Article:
Cons of writing an application from scratch include:

  • The longer development time and higher cost. Writing an application from scratch takes longer and requires more resources than using an off-the-shelf solution or modifying an existing application. This can make it more expensive and time-consuming to develop the application, especially for small businesses with limited budgets and resources.
  • The risk of bugs and other technical issues. Because you are writing the application from scratch, there is a higher risk of introducing bugs or other technical issues during the development process. This can lead to delays and increased costs, as you may need to spend time and resources fixing these issues before the application is ready for use.
  • The lack of an existing user base or community. When you write an application from scratch, you start with a blank slate. This means that you don't have an existing user base or community to rely on for support, feedback, and ideas. This can make it more difficult to get the application off the ground, and can limit its potential for growth and adoption.

In the end, the decision to write an application from scratch should be based on a careful analysis of the business requirements, the available resources, and the potential benefits and risks. In some cases, it may be the best option for meeting the specific needs of your business, but in others, it may be more cost-effective and efficient to use an existing application or build on an existing codebase.

Open/closed Source

A common discussion point I see all over the place revolves around the idea of open-source. Without a doubt, open-source allows collaboration to an extent far greater than a closed-source project could. However, there are some things to consider before you discount using(or in many cases, paying for a closed-source product):

Closed Source
  • Closed source often sits behind a paywall, good news is when you pay for something, usually support is guaranteed in a timely manner. Your questions and feedback WILL be noted.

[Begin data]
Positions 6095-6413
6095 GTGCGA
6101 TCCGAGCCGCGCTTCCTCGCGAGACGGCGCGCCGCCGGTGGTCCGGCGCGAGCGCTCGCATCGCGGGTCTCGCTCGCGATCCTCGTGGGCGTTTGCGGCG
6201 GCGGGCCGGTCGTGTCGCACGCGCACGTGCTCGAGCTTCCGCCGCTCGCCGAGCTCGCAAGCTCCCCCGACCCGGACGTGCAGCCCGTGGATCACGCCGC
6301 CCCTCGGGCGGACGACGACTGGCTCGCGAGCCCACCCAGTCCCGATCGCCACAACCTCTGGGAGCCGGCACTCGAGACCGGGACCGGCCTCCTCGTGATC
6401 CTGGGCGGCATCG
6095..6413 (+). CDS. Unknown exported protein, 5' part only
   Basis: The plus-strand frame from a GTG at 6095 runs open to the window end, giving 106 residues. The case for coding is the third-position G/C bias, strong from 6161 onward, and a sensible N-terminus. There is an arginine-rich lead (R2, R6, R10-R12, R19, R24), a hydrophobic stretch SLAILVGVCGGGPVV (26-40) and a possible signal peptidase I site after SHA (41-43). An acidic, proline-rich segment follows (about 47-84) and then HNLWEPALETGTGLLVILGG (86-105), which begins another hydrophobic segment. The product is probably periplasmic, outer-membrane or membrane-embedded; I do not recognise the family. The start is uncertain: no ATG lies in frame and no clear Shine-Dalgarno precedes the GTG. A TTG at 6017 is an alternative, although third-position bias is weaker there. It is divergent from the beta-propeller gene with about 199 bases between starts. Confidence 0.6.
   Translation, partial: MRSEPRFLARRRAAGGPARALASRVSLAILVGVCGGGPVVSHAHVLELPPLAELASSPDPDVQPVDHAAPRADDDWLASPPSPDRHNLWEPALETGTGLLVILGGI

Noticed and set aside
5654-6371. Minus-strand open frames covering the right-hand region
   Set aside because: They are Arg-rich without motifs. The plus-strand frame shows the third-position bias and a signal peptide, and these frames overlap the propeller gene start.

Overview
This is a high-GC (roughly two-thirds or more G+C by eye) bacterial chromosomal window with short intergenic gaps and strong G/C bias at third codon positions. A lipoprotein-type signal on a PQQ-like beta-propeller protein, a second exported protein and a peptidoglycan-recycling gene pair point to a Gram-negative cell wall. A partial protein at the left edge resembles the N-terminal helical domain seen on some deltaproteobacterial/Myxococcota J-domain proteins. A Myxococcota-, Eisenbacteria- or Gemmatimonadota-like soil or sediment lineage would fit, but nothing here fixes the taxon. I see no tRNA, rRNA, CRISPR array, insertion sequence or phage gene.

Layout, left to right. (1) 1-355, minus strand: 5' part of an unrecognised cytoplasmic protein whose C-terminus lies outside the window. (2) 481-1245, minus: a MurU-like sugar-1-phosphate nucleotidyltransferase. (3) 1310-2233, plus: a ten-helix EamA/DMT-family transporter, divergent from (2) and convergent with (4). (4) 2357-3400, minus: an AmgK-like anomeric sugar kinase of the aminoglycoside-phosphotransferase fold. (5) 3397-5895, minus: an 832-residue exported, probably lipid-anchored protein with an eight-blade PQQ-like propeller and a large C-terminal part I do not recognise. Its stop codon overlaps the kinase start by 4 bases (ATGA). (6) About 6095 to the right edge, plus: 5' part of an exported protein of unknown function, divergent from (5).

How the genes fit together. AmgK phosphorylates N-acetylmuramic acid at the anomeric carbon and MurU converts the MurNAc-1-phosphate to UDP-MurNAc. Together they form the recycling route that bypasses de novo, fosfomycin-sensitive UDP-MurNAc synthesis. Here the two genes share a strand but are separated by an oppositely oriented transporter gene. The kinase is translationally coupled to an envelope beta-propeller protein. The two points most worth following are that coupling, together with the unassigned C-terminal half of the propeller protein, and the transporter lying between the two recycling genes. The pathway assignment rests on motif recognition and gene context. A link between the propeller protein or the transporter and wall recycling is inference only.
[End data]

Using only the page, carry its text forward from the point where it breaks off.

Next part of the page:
• Due to the reason that people usually pay for it, closed source updates & releases are guaranteed and usually don't run the risk of being cancelled or delayed

Open-source software can sometimes be more difficult to upgrade than proprietary software because there may not be a dedicated team or company responsible for maintaining the code and releasing updates. In some cases where there's not enough backing to a project, development may cease and the project may officially be archived unless someone is will to keep it going.

Open Source

However, this is not always the case and there are many advantages to using open-source software, such as increased security and community support. There are plenty of success stories that can even result from projects no longer maintained. It's important to carefully evaluate the pros and cons of using open-source software in your application before making a decision.


Note that when considering which path to take on this road, don't feel like you have to do it alone. Often a cornerstone of being a developer or even working with one will involve understanding all the factors that we've discussed which should help guide you. Even in the case of one path taking more time to complete than the other, sometimes the payoff can be far greater.

Feel free to take a look around the place on this website. I've made a few changes, hopefully for the better; thanks for reading!